Fall will always be my favorite and like I said, this one gave me so many chapters in my book which will forever remain written, if not on actual pages, in my heart.  

Driving to a campsite at night and hearing the rushing water when I fell asleep, knowing the spot had been carefully selected.  Waking up the next morning and literally becoming nearly unglued from the view.  Drinking coffee on a rock by that river.  Eating a breakfast while sitting across from the person who cooked.  Hiking up and up and up and up until we came upon a lake that made me become even more unglued.  Eating almonds by that lake.  Talking about the important things.  Laughing at the non-important things.  Squeeze hugging all yellow leaved trees.  Jumping for the unicorns that must live within those rocks.  Realizing even more that being outside, with my face in the fresh air, will always get me and having someone who shares in that sentiment is a bonus.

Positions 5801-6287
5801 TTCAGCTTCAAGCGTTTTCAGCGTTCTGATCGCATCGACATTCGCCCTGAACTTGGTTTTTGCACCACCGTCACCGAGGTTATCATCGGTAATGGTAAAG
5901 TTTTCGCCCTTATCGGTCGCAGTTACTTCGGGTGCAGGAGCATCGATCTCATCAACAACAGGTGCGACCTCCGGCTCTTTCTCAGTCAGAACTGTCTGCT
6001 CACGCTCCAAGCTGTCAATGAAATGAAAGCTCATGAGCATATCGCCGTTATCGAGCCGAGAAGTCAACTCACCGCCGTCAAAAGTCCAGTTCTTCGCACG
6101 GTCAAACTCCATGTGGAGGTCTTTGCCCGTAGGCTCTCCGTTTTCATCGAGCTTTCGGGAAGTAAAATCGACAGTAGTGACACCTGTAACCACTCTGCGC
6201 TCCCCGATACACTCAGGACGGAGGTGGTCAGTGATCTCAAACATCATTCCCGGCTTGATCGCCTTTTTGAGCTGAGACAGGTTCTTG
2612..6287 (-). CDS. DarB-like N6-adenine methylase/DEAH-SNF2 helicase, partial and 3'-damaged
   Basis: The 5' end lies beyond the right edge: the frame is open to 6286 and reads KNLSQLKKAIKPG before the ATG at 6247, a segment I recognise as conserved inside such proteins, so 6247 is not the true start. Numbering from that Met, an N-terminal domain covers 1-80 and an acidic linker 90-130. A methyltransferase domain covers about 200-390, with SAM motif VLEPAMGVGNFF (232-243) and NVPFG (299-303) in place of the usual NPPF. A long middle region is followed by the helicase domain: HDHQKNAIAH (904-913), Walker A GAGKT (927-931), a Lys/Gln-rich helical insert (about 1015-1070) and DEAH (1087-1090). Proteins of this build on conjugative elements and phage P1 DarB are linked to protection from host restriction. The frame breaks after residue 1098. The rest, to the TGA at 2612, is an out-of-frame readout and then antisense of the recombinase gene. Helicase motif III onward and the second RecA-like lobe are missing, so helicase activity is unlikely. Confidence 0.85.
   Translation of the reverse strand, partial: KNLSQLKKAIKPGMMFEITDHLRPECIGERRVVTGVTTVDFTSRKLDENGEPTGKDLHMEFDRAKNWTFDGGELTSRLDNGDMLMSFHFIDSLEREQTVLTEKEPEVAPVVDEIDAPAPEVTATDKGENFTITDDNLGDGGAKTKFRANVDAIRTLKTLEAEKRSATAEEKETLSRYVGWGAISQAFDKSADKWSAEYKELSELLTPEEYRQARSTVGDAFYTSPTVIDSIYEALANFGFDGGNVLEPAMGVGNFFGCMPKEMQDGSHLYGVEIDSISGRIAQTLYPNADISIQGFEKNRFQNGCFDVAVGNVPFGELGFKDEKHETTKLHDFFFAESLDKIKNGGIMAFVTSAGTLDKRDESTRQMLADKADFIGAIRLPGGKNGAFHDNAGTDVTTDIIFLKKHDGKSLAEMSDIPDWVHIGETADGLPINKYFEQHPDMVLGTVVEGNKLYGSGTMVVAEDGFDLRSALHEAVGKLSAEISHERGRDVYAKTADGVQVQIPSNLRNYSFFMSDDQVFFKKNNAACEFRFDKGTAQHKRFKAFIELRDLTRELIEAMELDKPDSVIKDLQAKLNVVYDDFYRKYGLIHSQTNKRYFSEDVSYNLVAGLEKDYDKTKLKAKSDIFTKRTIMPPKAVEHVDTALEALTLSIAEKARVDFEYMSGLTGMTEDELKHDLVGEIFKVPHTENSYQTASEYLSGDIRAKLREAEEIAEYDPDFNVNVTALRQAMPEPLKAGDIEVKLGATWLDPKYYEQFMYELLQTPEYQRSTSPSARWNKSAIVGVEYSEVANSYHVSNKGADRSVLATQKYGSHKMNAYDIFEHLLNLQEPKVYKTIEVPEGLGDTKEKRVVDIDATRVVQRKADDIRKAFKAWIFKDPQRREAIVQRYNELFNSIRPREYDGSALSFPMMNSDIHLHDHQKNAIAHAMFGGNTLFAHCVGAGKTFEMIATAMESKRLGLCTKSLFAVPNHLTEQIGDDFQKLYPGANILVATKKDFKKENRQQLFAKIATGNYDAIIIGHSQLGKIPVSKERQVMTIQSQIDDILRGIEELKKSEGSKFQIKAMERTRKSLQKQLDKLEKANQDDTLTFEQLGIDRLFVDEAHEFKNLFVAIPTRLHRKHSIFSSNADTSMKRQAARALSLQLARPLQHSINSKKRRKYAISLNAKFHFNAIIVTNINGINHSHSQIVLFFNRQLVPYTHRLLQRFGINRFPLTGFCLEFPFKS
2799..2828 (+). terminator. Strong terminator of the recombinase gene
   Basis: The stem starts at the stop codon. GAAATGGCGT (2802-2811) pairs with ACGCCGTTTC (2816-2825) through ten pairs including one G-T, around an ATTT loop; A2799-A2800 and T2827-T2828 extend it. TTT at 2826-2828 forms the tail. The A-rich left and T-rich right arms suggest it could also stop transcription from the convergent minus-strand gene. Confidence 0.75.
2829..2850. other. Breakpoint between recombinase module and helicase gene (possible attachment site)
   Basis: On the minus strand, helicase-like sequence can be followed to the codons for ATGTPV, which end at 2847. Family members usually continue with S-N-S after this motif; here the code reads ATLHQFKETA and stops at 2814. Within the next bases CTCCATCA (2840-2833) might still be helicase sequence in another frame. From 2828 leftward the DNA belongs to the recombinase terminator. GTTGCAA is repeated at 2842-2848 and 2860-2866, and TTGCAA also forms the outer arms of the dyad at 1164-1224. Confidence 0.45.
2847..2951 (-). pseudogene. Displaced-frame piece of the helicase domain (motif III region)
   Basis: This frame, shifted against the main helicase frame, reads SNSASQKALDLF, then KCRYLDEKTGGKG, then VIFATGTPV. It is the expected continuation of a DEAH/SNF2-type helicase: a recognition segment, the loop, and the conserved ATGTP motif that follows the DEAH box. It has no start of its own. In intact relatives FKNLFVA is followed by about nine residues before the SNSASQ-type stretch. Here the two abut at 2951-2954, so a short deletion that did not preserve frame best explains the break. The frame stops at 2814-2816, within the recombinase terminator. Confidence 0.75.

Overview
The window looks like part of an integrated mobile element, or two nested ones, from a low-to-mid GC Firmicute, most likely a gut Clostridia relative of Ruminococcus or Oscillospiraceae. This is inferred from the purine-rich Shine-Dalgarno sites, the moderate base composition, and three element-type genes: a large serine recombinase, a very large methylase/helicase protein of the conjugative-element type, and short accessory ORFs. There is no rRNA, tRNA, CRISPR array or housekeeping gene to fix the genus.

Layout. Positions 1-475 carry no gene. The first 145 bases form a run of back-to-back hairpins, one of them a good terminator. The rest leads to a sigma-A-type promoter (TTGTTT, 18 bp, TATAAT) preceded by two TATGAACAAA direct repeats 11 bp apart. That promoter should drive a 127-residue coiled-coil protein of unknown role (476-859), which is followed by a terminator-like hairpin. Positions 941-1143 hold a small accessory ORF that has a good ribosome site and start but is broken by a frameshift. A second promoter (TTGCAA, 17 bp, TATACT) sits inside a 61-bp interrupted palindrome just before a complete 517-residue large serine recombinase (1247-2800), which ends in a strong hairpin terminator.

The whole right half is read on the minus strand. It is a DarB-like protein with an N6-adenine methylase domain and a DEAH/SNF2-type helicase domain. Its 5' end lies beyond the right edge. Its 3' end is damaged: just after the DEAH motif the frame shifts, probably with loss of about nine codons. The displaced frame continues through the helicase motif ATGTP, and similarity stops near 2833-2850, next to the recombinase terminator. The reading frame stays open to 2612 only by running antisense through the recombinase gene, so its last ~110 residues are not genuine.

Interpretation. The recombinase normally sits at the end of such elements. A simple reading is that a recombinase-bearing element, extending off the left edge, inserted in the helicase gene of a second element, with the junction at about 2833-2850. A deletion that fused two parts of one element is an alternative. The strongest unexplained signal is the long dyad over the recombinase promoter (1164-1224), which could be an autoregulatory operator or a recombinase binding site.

It was a Saturday in September.  

Just one of the days in the fall of all falls.   


Standing by the Belief

If you keep a flower chair in the middle of your living room, a little girl named Emma will read a book upside down while listening to her mom and you visit about all kinds of important things like what dresses to wear the next day and which kind of cheese goes the very best with apples.  

If you let a little girl named Emma in on those types of conversations she will pop in with, "Hey!  This book is kinda like you two.  One is blonde and one is dark haired and they are best friends who say and do silly things."  

Right on Emma.  Right on.   

Once again, I stand by my belief that a flower chair in the middle of the living room begs to be sat on and creates a certain welcoming something something.  It's not going anywhere anytime soon. 


Quirking it Up